It is not a great dance record, which eliminates the purely physical attraction. It is not an original musical conception (cross off 'artistic intrigue'). It is great song, though. But what makes a great song? The pop world is full of hooks, good, bad and ugly records have them, and they're quite capable of snagging the most reluctant listener. Native New Yorker has the formula - verse/chorus/verse etc. It also has the lyric, and the lyric, combined with the music, is the thing. When poetry meets melody, you have pop perfection.

The very idea of 'a native New Yorker' grips the imagination like no other stated place of residence. Has a great pop song been written about being a Londoner, a Parisian, or a Roman? Each place has it's romantic allure, but NYC above those, has it's surroundings, the vastness of a country which gave the world the popular song in modern form. In '77, it was the epicentre of Disco, whilst the country's musical legacy of R&B, Jazz and Soul could quite naturally be incorporated, absorbed to inform the feeling of the sound. This New Yorker struts, at times; it glides, it's urban chic is infused with a touch of both street suss and Manhattanite sophistication. The saxophone sound suggests the lush whilst trying to break loose within the confines of the song. This place, so good they named it twice, we can hardly picture it without the sound of the sax, and the voice of multi-cultural America - from Broadway shows to 52nd Street bop - word and sound.

New Yorker has tradition built into the lyric, along with a sense of loss - "Where did all those yesterdays go / When you still believed love could really be like a Broadway show / You were the star / When did it close?" NYC may have been the glitterball at the centre of the whole Disco phenomenon, but still, for the world-weary female native false promises and cheating hearts held sway in the romantic arena. "Love is just a passing word / It's the thought you had in a taxi cab that got left on the kerb / When he dropped you off at East 83rd". But then, "You should know the score by now, you're a native New Yorker".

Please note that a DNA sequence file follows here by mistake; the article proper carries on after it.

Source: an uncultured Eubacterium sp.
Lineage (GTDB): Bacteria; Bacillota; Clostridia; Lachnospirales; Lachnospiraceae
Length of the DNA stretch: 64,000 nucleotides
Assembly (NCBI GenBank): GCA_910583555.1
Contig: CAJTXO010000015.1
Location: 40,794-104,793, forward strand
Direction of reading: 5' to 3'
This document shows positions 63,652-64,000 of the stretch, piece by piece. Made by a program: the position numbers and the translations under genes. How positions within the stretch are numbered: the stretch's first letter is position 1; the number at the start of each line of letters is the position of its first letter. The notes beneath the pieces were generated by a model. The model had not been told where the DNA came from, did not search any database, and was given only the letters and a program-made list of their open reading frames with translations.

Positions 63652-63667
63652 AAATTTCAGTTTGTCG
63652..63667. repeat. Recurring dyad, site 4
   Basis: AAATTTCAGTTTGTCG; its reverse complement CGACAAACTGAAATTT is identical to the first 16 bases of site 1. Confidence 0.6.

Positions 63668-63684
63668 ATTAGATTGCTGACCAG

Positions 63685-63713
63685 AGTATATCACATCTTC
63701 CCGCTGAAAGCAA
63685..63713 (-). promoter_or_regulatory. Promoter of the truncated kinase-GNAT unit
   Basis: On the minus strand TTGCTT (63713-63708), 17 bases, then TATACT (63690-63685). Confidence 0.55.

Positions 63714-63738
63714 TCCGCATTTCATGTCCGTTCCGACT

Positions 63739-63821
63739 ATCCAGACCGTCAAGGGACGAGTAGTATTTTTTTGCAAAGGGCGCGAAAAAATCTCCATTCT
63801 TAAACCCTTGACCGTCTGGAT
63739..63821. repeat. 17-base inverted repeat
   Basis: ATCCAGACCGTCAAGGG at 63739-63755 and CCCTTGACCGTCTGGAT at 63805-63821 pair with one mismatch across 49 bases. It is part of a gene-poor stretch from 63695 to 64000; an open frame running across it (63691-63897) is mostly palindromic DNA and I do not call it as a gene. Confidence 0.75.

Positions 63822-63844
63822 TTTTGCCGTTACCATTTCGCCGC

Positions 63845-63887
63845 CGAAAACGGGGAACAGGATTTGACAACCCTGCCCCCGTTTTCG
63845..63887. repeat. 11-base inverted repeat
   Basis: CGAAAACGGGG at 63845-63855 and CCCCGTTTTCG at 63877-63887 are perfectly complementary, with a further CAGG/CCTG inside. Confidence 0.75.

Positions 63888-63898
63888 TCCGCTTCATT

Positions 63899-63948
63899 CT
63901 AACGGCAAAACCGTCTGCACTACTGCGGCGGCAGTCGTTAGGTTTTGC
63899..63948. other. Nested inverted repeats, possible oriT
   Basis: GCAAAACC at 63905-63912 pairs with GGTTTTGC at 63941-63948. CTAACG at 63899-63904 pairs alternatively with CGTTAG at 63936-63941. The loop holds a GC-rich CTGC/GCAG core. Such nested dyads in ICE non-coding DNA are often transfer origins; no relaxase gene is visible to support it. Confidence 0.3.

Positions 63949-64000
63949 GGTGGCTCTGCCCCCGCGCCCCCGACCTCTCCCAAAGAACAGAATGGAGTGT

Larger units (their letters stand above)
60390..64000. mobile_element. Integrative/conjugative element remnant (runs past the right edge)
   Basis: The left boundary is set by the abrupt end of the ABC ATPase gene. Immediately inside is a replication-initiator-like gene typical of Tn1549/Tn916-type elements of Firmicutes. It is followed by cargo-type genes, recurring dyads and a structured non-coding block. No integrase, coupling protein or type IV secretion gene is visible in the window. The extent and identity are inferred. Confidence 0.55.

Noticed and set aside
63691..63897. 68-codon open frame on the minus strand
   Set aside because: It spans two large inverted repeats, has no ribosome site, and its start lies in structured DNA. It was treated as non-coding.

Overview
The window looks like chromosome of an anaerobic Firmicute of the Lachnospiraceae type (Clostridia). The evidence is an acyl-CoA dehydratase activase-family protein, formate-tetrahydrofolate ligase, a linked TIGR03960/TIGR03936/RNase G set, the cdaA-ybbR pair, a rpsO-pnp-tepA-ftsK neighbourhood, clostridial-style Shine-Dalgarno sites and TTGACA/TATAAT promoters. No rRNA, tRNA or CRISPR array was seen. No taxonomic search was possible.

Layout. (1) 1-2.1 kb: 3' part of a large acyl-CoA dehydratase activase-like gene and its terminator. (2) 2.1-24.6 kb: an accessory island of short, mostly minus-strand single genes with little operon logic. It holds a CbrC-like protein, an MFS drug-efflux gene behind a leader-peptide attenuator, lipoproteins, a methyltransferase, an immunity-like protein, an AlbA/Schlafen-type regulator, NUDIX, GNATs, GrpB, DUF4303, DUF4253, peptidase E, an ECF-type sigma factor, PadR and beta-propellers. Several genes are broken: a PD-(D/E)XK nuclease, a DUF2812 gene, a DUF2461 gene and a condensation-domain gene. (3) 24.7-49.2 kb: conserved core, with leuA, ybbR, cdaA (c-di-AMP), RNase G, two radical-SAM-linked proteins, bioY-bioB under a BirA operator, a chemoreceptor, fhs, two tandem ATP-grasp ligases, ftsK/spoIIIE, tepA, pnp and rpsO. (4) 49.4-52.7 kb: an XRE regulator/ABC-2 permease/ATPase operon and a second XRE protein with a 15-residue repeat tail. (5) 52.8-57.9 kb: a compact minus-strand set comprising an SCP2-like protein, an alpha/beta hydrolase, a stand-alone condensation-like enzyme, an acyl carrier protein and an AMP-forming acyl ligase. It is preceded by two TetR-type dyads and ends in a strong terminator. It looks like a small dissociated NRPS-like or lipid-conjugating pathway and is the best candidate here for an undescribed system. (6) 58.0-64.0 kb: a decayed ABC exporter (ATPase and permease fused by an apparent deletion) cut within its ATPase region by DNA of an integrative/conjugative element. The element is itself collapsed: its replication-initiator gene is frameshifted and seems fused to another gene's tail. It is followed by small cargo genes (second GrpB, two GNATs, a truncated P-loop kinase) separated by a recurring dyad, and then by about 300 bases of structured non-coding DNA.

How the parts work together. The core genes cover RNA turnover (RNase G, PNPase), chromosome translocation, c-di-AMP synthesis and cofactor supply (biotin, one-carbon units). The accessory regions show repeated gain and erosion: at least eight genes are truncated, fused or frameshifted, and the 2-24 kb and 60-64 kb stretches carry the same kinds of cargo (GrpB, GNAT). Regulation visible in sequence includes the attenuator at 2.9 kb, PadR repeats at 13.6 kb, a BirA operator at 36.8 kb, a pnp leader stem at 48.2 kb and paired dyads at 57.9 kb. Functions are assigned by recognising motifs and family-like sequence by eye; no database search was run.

Like Tony Romero, king of the 'floor, the deeper urge is to find an escape somehow, to get out of the social rat trap. Without Fever's underlying social portrait of the working class road to nowhere, Native New Yorker describes the more common desperation of lost souls who are supposed to be having such a wonderful time. Despite sounding, superficially, like another celebration of all that Fun, it tells of a longing for something else - "Music plays, everyone's dancing closer and closer / Making friends and finding lovers / There you are, lost in the shadows / Searching for someone to set you free from New York City". The climatic horn riffs and exuberant shower of strings suggest the ecstasy of dance, but to follow this, they sing the line about wondering where those yesterdays went to, again. As if vainly trying to regain some pride, they follow with the reaffirmation, the reminder that says despite everything else: "You're a star / You're a native New Yorker".

Robin Tomens

Read the next part of Robin's 'All The Time In The World' series here.